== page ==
See Shah v. United States,878 U.S. F.2d 1156, 1158-9 (9th Cir. 1989). In such cases, the Court may properly make a credibility finding even in the absence of an evidentiary hearing. Id.

The Court concludes that Mancha is not entitled to relief and that no evidentiary hearing is required. As an initial matter, Mancha's threadbare factual allegations, even if true, would not suffice to warrant relief. Although his allegation that Nadler advised him to go to trial could show that Nadler's performance fell beneath an objective standard of reasonableness, Mancha has not alleged that he would have accepted a more favorable plea absent Nadler's allegedly erroneous advice. In other words, Mancha has not even alleged that he was prejudiced by Nadler's purported deficiencies. Accordingly, relief on his motion is unwarranted as a matter of law.

Moreover, Mancha's bald assertions have been thoroughly refuted and are not entitled to any credence. Nadler's detailed declaration, which is corroborated by Mann's declaration and copies of electronic communication between the two attorneys, utterly disproves Mancha's vague, unsupported claims. The Court's credibility determination is further supported by the Court's experiences with Nadler, Mann, and Mancha during the proceedings. Moreover, Mancha's own motion bolsters Nadler's declaration. In his motion, Mancha asserts that he is "not guilty" of the narcotics conspiracy offense, Mot. at 2, which lends support to Nadler's account of Mancha's unwillingness to plead guilty to that count.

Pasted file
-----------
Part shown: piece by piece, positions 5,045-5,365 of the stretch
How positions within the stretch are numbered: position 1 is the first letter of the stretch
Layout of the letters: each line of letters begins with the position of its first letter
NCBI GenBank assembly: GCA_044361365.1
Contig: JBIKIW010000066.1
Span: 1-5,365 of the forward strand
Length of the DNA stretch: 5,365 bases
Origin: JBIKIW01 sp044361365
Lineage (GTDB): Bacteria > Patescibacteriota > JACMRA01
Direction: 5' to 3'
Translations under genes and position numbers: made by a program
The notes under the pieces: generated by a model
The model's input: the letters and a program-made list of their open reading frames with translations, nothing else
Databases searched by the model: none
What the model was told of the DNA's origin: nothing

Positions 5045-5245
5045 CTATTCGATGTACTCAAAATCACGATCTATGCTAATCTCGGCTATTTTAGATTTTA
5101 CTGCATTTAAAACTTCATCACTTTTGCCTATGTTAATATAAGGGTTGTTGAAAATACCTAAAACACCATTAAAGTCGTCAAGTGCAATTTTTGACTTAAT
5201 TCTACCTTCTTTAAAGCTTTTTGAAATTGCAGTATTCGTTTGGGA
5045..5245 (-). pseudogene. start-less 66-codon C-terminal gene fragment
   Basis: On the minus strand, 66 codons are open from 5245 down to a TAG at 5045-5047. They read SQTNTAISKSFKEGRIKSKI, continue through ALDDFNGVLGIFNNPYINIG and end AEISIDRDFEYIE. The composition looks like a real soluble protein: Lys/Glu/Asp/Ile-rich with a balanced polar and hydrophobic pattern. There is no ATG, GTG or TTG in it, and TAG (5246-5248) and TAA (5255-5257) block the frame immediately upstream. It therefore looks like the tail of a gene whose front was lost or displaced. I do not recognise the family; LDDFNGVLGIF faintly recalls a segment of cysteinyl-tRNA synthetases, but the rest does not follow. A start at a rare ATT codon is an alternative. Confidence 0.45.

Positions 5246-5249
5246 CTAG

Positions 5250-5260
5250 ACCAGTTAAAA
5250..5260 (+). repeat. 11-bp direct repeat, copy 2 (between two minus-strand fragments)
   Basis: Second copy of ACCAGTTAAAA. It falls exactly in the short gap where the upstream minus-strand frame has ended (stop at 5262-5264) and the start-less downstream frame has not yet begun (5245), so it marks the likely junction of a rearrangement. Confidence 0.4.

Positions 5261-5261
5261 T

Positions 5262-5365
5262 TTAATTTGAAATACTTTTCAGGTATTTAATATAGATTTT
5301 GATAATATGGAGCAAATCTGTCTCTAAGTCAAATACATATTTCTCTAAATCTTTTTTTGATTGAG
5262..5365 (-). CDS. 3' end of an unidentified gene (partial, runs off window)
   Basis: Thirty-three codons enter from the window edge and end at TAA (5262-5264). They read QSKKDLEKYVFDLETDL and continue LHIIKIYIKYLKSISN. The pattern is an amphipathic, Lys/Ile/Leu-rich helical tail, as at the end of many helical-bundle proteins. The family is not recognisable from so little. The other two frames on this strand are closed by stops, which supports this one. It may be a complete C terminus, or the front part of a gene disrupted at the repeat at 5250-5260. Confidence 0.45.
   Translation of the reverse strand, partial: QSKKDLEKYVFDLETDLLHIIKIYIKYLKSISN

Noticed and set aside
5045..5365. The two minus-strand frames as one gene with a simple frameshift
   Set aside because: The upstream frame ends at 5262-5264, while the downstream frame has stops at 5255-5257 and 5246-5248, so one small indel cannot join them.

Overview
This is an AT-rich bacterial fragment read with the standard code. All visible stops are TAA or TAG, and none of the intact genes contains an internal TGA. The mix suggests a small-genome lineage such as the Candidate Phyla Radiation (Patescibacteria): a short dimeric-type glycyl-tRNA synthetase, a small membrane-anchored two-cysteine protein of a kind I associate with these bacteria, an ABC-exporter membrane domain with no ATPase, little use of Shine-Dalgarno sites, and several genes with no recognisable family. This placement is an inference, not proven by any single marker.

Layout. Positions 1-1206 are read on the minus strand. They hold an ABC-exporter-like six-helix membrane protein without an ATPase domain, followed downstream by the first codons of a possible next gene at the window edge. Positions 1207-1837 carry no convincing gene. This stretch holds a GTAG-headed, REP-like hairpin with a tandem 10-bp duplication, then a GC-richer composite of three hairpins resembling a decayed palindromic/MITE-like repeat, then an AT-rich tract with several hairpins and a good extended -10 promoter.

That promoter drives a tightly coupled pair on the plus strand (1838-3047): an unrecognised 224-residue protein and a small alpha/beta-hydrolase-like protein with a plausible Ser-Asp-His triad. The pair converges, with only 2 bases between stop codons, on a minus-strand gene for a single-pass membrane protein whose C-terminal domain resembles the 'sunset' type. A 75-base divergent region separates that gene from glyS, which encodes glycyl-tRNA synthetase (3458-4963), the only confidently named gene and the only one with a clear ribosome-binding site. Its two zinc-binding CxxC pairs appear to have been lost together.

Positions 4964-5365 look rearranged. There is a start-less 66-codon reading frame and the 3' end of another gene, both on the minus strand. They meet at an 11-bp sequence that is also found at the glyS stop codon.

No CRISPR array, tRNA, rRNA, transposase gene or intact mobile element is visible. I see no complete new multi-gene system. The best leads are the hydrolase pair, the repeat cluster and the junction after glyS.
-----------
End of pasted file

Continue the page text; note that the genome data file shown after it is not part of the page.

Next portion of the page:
For his second ground of relief, Mancha asserts that the enhancement of his sentence based on the prior drug felony contained in the § 851 information violated the prohibition against double jeopardy.*fn2 Because Mancha did not raise this argument in the underlying proceedings or on direct appeal, this claim has been procedurally defaulted, and Mancha has not attempted to show cause and prejudice for this default. See Bousley v. United States, 523 U.S. 614, 622 (1998). Moreover, the claim clearly lacks merit. See United States v. Kaluna, 192 F.3d 1188, 1198-99 (9th Cir. 1999) (rejecting double jeopardy challenge to statute that authorizes increased penalties for recidivist offenders).

Accordingly, the Court DENIES Mancha's motion to vacate his convictions and sentence.

No hearing is necessary. Fed. R. Civ. P. 78; L.R. 7-15.

Initials of Preparer SMO